The (Physical) Retail Apocalypse has Arrived
Updated: Feb 11
“I think for restaurants and the service industry, there is going to be a morbidly high business death rate. My fear is the restaurants that survive are going to be the big chains, and we’re going to eradicate the very eclectic mix that makes America and going out to eat so vibrant and great.” David Chang on the Restaurant Industry
The Retail Apocalypse has arrived, and a full total sudden disruption in the way people shop is officially here. We weren’t quite there in 2010, 2011, or even 2018. Stores have had declining sales and large chains may have shuttered - but this has been more of a slowdown than a total sudden apocalyptic death.
The true crisis started in 2019, where store closures jumped 60% from 2018 numbers. Some blame online shopping, others blame rising commercial rents, but the reason no longer matters. There's no going back.
Pandemic Retail is Here
2020 is here and it brought COVID-19 along, the worst-case scenario is officially a part of our grim reality.
Retailers are now reporting a 30% drop in sales. Over 110,000 restaurants have reported closing, and dine-in sales are down a whopping 90%.
Big retail is also on the brink of collapse. Macy’s is leveraging their real estate to help raise cash. Nordstrom has furloughed the majority of its workers, and suspended dividends. J.C. Penney is filing for bankruptcy.
There’s a complete and total disruption of all retail metrics. So what happens next? How does your business survive? Will your favorite restaurant stay open?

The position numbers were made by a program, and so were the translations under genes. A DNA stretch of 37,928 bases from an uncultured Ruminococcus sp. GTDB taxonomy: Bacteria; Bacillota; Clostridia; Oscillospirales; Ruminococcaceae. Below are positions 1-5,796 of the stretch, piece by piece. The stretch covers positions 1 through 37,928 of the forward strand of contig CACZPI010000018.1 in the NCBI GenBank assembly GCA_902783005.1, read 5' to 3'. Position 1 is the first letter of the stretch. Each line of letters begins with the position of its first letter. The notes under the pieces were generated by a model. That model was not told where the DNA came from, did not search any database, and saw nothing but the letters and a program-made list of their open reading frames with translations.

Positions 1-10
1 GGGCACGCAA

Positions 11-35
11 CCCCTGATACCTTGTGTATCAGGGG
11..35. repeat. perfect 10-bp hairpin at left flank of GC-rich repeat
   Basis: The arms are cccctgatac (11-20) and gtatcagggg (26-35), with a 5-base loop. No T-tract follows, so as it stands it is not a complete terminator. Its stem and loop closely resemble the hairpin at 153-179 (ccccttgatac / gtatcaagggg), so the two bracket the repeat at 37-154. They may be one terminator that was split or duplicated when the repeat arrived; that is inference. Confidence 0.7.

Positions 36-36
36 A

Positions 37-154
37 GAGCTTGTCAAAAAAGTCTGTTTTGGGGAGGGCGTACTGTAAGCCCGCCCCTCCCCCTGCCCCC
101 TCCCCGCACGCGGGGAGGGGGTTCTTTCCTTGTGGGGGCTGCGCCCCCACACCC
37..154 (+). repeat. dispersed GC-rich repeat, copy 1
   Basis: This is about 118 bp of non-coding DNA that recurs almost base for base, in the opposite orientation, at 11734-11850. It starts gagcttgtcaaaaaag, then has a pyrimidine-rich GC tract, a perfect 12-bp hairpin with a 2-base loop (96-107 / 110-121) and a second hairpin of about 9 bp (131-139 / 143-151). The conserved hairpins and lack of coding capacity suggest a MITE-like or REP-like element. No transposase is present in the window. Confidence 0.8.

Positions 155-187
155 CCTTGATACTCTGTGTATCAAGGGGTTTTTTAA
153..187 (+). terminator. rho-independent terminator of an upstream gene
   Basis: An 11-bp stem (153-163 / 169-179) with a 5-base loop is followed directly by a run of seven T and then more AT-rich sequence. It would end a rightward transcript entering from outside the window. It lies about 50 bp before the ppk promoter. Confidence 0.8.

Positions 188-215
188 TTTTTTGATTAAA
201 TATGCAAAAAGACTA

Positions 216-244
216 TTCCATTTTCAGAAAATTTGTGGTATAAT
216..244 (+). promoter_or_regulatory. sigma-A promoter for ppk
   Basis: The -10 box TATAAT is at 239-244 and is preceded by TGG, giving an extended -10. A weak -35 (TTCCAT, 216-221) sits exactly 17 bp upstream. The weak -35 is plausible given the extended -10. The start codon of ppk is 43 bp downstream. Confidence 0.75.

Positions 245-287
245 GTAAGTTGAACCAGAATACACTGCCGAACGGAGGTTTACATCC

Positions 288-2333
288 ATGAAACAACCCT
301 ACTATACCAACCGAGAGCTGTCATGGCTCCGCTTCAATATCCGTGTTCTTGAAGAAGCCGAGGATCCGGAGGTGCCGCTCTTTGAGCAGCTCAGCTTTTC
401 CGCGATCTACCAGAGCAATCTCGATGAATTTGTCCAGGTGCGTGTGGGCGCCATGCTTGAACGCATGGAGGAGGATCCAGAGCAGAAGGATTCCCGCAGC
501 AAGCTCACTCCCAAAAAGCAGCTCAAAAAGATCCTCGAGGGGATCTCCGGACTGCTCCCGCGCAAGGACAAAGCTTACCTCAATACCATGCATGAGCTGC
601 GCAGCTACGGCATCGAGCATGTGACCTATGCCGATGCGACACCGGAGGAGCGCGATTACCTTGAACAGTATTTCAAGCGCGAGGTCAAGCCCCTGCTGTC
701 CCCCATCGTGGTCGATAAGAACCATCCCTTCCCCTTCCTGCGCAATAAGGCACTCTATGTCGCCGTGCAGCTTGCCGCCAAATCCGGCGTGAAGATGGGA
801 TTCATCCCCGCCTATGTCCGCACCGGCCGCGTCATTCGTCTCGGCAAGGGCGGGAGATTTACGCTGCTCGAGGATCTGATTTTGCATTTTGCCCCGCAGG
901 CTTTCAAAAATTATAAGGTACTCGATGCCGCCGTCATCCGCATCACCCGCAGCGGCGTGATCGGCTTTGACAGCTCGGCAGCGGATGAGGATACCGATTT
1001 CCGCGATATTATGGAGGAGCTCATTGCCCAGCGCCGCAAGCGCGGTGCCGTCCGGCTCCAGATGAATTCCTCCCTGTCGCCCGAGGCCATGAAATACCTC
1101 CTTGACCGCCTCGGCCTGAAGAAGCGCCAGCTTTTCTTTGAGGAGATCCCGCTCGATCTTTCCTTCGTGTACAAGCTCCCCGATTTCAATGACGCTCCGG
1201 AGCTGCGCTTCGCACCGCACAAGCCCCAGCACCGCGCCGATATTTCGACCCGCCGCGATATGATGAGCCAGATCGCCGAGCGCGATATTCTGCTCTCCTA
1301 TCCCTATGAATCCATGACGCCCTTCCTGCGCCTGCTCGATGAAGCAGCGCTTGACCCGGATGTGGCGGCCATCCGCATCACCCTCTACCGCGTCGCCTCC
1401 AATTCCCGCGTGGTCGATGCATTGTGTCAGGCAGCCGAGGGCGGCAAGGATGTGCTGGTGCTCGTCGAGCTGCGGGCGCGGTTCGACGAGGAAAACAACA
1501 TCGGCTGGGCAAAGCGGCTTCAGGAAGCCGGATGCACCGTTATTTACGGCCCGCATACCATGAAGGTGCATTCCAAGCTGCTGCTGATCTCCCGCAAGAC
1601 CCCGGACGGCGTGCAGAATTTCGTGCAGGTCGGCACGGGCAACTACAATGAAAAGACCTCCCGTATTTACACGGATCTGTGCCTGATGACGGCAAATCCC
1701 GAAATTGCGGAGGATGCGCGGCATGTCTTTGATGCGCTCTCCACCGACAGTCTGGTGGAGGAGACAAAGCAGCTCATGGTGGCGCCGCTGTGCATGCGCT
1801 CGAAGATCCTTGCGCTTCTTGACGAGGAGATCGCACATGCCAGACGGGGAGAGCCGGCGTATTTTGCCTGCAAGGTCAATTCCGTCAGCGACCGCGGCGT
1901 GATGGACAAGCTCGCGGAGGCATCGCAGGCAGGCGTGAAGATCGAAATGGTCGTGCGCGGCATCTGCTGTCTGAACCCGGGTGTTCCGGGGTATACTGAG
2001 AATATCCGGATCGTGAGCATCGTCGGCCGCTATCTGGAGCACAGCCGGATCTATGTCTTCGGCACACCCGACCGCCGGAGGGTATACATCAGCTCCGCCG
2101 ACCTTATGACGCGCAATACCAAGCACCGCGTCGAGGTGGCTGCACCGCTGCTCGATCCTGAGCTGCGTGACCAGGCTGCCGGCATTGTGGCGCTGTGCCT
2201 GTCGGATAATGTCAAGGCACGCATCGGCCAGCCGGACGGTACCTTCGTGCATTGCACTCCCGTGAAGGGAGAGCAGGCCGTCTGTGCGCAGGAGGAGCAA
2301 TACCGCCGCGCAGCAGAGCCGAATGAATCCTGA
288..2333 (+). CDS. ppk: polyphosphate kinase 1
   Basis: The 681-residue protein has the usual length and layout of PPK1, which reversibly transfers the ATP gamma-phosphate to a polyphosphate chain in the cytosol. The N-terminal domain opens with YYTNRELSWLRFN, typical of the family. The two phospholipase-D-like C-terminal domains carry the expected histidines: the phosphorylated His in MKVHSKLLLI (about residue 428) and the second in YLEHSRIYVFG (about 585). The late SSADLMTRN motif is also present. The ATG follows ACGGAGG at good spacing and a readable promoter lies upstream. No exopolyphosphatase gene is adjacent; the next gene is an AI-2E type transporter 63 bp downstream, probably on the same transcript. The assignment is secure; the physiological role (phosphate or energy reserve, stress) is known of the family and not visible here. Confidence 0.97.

Great Things Come to Those Who Act
Enter the Internet, a parallel universe where online retailers are growing. Companies that focused on their e-commerce presence slowly shifted their customers online. Retailers that have built “e-commerce first” businesses are now driving unprecedented growth online. Didn’t expect cars to be sold online? During last year’s Singles Day in China, Alibaba reported selling 55 cars online in just 1 second. Thought customers would never embrace fashion online? BALR, an iconic fashion brand founded in 2013 grew its customer base, primarily online, and through pop up shops to over 10M euros in annual sales. Here’s the reality we now live in. If you’re a fashion brand, start getting used to customer returns and exchanges. If you’re a restaurant, get used to a live chat experience that matches a real-world service staff conversation. Last but not least, if you’re a product maker, double down on reaching your customers where they're actively spending hours of their time.
If you’re a retailer determined to have a physical brick and mortar store, you have to start thinking outside the box. The future is experiential retail that brings customers closer to your brand. Think pop up stores, Amazon Go, or the new Sweet Green concept that combines tasting with online shopping. The sole purpose of your retail store is now to help drive customers to your online platforms and build lifelong shoppers that order directly from you.